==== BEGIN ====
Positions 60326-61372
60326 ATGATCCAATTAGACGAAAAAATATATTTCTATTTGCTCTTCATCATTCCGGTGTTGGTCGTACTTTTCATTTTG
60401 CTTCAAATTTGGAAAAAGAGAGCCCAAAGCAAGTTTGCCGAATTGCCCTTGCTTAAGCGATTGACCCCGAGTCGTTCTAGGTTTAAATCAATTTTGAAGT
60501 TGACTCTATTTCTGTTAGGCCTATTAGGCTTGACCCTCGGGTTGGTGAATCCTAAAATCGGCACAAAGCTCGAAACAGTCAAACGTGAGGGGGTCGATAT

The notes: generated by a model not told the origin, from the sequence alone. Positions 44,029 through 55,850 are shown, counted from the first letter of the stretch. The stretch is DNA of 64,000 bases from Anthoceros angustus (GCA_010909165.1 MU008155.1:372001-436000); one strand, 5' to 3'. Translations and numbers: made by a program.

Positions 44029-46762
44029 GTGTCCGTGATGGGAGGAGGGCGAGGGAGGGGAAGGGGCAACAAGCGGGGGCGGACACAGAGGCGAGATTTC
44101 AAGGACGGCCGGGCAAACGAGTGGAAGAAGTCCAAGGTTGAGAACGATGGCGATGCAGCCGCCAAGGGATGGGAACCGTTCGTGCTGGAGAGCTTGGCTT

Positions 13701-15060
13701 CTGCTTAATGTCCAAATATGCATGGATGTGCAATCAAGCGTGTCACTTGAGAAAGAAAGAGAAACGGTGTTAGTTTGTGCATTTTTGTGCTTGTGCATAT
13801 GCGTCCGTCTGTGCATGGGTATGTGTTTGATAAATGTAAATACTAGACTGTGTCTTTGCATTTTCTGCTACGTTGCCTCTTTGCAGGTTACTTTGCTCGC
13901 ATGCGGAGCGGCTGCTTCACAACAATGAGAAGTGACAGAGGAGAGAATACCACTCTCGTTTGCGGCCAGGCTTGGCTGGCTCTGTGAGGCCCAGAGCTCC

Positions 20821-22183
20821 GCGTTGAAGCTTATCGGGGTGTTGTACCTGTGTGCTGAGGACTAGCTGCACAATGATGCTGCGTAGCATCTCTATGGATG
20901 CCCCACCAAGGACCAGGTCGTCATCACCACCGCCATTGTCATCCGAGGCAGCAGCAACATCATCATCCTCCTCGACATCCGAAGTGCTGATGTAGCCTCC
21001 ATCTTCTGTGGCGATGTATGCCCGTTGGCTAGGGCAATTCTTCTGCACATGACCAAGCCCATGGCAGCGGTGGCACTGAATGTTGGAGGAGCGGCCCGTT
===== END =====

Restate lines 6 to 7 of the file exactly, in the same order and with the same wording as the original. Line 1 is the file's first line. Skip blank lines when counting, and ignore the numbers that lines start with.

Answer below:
Positions 44029-46762
44029 GTGTCCGTGATGGGAGGAGGGCGAGGGAGGGGAAGGGGCAACAAGCGGGGGCGGACACAGAGGCGAGATTTC